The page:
“More than anything, the pandemic taught us that our programs and professions are not linear. There are curves to maneuver, mountains to climb, and valleys to roll down at all stages of our careers. Passion, priority, and purpose may have centered us during this historic educational era; however, they may have also led us to new interests, dreams, and aspirations.”

Change is in the air! Fall is here and the leaves are beginning to change. I have spoken to many colleagues who are ready for a change in their careers, too. Some want to attempt a new grade level or area of teaching, some want to explore a role in administration, some are considering a leave of absence for such things as caregiving or study, some are questioning retirement, and others are contemplating a new professional path altogether. These are natural feelings to have as we progress through our careers. They are also expected as we exit a global pandemic.

Some people are commenting that they feel “lost” or “stuck” in their work. Others are motivated (both positively and negatively) to make a change based on what they have experienced. Others are having difficulty putting into words the reason why they want a change. Regardless, we need to establish a plan for making a change. This action should begin with deep reflection and dedicated focus.

Take some time, possibly away from work, home, and others to independently review these questions for why, how, and when you want to make a change. Write down your answers if that is helpful.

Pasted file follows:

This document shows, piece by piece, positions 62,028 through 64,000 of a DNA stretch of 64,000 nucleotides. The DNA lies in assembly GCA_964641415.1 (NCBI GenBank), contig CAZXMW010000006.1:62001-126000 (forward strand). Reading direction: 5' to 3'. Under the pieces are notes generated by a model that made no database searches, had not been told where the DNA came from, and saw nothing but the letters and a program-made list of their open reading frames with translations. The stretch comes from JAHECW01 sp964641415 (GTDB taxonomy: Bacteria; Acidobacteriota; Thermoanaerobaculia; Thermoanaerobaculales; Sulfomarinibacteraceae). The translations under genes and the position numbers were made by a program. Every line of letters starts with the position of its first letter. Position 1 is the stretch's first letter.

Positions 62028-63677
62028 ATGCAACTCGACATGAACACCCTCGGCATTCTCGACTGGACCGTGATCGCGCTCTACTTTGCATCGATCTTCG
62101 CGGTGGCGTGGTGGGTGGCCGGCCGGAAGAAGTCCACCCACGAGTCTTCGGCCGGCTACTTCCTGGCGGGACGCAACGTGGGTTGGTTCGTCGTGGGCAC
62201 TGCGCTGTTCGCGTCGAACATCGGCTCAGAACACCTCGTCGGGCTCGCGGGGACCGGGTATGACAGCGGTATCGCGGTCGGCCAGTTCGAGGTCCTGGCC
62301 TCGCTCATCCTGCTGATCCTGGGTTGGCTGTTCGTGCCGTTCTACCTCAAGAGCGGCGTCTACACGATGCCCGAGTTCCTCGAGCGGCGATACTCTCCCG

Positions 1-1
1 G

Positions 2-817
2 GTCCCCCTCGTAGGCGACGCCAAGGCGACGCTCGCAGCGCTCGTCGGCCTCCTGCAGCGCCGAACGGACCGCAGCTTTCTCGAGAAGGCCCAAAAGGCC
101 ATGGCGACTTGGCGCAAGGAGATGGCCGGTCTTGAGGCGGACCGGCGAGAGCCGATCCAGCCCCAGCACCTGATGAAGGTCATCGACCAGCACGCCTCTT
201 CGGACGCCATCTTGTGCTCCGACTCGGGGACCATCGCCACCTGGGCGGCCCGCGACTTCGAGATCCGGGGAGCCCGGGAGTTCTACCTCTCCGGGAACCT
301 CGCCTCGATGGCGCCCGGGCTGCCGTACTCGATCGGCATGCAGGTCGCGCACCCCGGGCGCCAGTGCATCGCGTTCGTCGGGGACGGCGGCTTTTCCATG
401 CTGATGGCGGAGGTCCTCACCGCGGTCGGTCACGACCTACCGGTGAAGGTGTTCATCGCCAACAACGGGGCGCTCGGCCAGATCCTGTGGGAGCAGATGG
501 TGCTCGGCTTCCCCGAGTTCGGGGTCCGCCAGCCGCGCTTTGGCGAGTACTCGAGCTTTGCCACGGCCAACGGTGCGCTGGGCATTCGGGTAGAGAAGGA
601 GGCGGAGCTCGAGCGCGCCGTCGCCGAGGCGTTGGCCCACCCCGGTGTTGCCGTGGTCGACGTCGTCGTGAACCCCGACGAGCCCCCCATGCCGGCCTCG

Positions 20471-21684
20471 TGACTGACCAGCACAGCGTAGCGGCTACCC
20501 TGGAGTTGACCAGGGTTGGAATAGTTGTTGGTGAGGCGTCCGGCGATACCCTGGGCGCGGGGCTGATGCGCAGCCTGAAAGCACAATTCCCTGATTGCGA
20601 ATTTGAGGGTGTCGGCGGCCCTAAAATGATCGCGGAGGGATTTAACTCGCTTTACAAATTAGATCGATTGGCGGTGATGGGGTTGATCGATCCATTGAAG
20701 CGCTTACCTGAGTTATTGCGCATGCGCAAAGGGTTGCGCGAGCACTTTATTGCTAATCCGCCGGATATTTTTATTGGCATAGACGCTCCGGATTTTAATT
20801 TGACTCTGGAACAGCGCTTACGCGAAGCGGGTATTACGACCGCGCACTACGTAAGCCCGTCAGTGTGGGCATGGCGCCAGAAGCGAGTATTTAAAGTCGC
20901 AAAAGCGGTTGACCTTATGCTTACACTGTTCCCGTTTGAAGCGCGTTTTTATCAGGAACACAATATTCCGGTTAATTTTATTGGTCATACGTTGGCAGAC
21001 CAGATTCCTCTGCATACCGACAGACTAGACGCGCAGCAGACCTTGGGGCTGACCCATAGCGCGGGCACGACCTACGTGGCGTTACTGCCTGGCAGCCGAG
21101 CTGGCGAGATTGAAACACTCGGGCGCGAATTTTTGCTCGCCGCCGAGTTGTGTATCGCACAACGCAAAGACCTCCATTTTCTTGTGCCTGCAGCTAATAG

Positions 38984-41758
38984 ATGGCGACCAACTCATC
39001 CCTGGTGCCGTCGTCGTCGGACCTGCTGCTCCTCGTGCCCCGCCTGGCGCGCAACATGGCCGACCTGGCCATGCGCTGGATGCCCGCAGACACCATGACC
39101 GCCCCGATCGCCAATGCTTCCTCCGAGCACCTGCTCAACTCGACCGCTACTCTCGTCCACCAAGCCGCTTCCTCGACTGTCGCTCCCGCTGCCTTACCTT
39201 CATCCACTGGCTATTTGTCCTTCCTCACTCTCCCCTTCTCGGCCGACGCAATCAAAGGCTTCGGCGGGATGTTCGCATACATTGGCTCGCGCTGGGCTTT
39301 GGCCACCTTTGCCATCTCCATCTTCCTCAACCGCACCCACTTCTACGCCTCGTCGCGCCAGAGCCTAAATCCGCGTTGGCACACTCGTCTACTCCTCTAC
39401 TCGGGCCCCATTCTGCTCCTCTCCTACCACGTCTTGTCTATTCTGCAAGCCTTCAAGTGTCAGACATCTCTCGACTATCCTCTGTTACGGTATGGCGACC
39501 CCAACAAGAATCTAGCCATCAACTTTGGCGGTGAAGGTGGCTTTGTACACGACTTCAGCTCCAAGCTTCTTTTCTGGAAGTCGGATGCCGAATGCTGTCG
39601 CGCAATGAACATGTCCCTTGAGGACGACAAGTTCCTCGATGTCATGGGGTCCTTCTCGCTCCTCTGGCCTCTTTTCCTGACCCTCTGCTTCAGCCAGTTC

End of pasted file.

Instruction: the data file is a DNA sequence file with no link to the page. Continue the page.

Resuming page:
Questions for Reflection: 

  • What are the reasons for wanting this change?
  • How are you preparing for this change?
  • Who will you include in the conversation?
  • What questions will you ask?
  • What feelings are you experiencing?
  • How will you fill the void of what you are currently doing?
  • How will you achieve the void of that teaching “high”?
  • How often do you feel the need for that teaching “high” in your life?
  • How will you own the decision once you have made it?
  • Who will you reach out to when you need support?
lone man standing outside

Photo by Luke Leung on Unsplash

Our lives cannot parallel others for our entire careers. Everyone has different needs in their lives at different times. If we do not reflect on our personal needs and wants, we may remain following the crowd. Let’s lead by example! Let’s demonstrate to our students, our colleagues, and ourselves that we can make key changes in our careers at any point. These key changes may be exactly what we need to do to reignite the spark that brings joy to ourselves and those we serve.